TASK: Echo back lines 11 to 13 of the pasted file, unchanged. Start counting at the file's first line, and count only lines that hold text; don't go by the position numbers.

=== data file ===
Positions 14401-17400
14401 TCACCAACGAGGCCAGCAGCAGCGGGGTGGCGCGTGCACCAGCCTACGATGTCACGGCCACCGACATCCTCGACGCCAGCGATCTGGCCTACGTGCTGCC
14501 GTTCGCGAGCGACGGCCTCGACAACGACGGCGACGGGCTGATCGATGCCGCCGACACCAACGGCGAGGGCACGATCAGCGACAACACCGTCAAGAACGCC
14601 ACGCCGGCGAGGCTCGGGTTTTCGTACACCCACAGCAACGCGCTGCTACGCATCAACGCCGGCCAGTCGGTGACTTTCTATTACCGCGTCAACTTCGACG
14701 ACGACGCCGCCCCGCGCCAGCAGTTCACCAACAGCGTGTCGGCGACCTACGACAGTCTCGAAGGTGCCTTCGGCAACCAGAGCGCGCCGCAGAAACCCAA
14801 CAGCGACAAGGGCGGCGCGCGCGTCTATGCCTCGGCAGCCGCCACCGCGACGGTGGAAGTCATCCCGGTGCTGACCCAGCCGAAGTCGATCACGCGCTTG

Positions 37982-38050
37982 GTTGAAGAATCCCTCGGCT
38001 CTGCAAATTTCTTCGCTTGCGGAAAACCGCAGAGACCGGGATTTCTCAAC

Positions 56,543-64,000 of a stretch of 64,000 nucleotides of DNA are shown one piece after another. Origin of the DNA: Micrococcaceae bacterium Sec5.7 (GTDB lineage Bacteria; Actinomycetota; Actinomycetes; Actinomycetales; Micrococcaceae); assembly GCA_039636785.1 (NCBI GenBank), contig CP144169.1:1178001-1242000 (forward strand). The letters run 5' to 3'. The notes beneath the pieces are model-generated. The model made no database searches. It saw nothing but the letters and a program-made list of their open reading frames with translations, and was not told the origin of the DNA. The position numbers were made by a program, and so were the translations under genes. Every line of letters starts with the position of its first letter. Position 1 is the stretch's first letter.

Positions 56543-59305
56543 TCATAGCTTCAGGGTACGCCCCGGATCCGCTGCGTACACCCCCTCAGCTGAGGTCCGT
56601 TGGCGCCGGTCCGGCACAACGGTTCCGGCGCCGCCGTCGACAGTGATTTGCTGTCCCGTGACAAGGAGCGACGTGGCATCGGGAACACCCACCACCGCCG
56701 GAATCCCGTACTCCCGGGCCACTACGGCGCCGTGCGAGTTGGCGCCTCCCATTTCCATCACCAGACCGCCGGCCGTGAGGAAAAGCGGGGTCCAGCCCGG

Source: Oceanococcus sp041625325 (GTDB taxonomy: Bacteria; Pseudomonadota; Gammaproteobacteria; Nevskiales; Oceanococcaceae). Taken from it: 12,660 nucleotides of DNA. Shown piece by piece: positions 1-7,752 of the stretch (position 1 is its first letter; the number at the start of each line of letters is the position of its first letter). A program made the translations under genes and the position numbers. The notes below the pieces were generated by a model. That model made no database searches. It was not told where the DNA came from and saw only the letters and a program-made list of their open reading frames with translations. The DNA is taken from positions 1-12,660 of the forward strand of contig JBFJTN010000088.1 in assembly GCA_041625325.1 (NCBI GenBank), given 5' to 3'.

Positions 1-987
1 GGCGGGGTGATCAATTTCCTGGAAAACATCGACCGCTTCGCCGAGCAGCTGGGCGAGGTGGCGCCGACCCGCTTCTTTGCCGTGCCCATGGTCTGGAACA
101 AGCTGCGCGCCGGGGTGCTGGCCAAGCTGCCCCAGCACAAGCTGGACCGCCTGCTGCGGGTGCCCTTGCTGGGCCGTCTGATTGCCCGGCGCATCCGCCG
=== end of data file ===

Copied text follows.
Positions 56543-59305
56543 TCATAGCTTCAGGGTACGCCCCGGATCCGCTGCGTACACCCCCTCAGCTGAGGTCCGT
56601 TGGCGCCGGTCCGGCACAACGGTTCCGGCGCCGCCGTCGACAGTGATTTGCTGTCCCGTGACAAGGAGCGACGTGGCATCGGGAACACCCACCACCGCCG